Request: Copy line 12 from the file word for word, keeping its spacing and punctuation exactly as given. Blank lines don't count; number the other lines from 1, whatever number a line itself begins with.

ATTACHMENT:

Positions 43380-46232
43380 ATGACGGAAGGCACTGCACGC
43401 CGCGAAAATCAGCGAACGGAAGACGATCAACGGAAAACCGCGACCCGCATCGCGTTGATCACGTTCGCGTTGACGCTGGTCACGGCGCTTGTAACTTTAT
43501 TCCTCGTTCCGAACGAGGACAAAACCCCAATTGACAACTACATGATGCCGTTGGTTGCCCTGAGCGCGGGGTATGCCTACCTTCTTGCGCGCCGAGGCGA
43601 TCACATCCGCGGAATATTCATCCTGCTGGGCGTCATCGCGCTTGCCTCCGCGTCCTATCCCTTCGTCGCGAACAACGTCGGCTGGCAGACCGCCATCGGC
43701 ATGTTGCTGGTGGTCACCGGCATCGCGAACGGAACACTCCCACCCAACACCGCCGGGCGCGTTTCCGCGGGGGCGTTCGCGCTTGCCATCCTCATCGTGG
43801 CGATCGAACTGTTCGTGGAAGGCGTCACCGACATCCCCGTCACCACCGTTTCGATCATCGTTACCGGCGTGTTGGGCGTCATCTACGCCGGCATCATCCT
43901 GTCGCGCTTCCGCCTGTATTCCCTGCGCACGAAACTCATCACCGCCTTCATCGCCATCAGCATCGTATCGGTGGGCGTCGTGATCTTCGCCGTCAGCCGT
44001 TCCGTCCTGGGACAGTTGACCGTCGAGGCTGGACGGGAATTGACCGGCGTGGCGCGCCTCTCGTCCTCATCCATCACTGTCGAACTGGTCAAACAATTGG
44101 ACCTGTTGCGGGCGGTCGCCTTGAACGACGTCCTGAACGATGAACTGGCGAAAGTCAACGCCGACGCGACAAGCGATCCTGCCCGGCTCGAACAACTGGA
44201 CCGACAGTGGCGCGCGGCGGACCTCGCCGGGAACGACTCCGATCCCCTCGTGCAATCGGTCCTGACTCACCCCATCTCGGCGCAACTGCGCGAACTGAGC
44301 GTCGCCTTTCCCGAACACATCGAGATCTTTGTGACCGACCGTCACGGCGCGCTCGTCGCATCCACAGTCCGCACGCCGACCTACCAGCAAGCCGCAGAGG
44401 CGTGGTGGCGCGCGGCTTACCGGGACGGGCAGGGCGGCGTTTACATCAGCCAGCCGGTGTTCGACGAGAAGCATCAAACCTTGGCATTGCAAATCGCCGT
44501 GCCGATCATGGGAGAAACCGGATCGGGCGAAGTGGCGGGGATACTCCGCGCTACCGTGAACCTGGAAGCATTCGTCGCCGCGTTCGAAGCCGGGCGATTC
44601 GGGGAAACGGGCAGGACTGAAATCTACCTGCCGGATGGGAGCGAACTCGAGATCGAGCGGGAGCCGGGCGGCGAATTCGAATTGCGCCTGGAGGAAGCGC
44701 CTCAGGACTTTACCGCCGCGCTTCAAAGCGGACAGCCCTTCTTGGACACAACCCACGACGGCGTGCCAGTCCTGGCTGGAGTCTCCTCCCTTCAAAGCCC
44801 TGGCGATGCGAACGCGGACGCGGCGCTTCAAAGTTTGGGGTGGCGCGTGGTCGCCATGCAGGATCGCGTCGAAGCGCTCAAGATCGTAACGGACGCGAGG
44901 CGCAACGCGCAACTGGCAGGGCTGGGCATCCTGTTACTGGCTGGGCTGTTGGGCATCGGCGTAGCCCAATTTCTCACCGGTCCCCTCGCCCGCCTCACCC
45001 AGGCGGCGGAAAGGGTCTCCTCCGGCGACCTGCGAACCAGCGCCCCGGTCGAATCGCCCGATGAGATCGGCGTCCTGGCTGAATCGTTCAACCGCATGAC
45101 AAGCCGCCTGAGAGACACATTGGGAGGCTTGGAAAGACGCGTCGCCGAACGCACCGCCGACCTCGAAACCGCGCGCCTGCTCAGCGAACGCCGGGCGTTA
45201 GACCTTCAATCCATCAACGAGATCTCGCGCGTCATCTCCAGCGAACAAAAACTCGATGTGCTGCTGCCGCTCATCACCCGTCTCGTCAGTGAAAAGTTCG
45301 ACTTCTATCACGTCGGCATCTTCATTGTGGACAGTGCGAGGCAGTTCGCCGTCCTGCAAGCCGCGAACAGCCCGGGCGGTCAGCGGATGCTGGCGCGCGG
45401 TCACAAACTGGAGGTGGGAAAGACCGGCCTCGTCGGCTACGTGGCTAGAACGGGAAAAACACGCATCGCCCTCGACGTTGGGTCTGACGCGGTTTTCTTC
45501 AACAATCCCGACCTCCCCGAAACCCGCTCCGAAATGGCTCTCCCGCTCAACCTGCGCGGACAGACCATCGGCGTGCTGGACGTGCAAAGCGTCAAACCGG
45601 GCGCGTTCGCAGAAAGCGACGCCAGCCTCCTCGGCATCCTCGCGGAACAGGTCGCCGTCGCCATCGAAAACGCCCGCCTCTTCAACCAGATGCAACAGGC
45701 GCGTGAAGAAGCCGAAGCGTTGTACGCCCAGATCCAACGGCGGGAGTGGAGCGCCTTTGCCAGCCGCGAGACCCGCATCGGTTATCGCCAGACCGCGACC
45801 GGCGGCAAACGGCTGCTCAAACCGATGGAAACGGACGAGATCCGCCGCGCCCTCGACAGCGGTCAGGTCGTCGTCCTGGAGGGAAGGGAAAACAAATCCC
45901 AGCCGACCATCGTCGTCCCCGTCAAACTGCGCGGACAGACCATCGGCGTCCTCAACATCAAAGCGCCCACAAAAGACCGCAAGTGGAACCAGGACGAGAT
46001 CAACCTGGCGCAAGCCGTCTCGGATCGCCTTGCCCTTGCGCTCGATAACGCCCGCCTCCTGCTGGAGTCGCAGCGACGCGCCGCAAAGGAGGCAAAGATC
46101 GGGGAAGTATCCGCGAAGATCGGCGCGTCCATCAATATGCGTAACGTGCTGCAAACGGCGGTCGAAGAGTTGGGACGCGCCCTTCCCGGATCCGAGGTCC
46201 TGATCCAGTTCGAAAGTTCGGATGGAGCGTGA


44301 GTCGCCTTTCCCGAACACATCGAGATCTTTGTGACCGACCGTCACGGCGCGCTCGTCGCATCCACAGTCCGCACGCCGACCTACCAGCAAGCCGCAGAGG